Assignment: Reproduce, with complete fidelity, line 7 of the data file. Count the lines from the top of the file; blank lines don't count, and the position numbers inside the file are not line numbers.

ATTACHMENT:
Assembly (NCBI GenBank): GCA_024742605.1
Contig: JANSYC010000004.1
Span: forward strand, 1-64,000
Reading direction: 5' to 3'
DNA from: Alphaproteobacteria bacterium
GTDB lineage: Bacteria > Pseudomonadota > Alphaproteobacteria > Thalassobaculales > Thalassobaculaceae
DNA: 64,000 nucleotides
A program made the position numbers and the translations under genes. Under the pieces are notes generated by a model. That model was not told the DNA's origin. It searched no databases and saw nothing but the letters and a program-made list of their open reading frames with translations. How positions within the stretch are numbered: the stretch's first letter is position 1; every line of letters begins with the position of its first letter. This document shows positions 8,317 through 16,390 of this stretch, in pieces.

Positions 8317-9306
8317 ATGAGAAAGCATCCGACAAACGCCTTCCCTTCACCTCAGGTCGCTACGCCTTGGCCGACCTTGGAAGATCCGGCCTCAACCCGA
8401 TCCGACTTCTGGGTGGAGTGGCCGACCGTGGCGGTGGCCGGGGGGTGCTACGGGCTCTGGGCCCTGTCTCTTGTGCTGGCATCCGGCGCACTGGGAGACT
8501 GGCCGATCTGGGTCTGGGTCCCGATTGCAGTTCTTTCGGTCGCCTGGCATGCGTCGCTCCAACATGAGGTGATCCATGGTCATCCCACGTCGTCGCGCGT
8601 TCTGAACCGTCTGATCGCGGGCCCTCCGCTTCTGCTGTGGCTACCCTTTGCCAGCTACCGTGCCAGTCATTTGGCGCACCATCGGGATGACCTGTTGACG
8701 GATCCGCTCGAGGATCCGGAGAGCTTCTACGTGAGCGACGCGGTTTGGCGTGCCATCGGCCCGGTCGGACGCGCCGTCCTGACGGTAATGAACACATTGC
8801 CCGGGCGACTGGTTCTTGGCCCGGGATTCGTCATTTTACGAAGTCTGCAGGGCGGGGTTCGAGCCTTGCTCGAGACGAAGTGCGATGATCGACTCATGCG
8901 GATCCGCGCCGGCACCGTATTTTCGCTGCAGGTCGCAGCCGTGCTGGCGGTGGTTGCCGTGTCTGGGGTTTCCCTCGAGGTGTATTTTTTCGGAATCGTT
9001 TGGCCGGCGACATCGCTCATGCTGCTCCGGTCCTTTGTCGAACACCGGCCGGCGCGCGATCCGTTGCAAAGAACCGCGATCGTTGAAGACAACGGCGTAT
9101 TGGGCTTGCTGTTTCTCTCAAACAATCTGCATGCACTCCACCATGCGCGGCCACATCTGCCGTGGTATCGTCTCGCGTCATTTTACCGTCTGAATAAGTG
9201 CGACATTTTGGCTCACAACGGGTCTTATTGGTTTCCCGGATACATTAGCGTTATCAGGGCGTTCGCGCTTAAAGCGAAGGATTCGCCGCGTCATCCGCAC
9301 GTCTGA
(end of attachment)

DNA: 64,000 nucleotides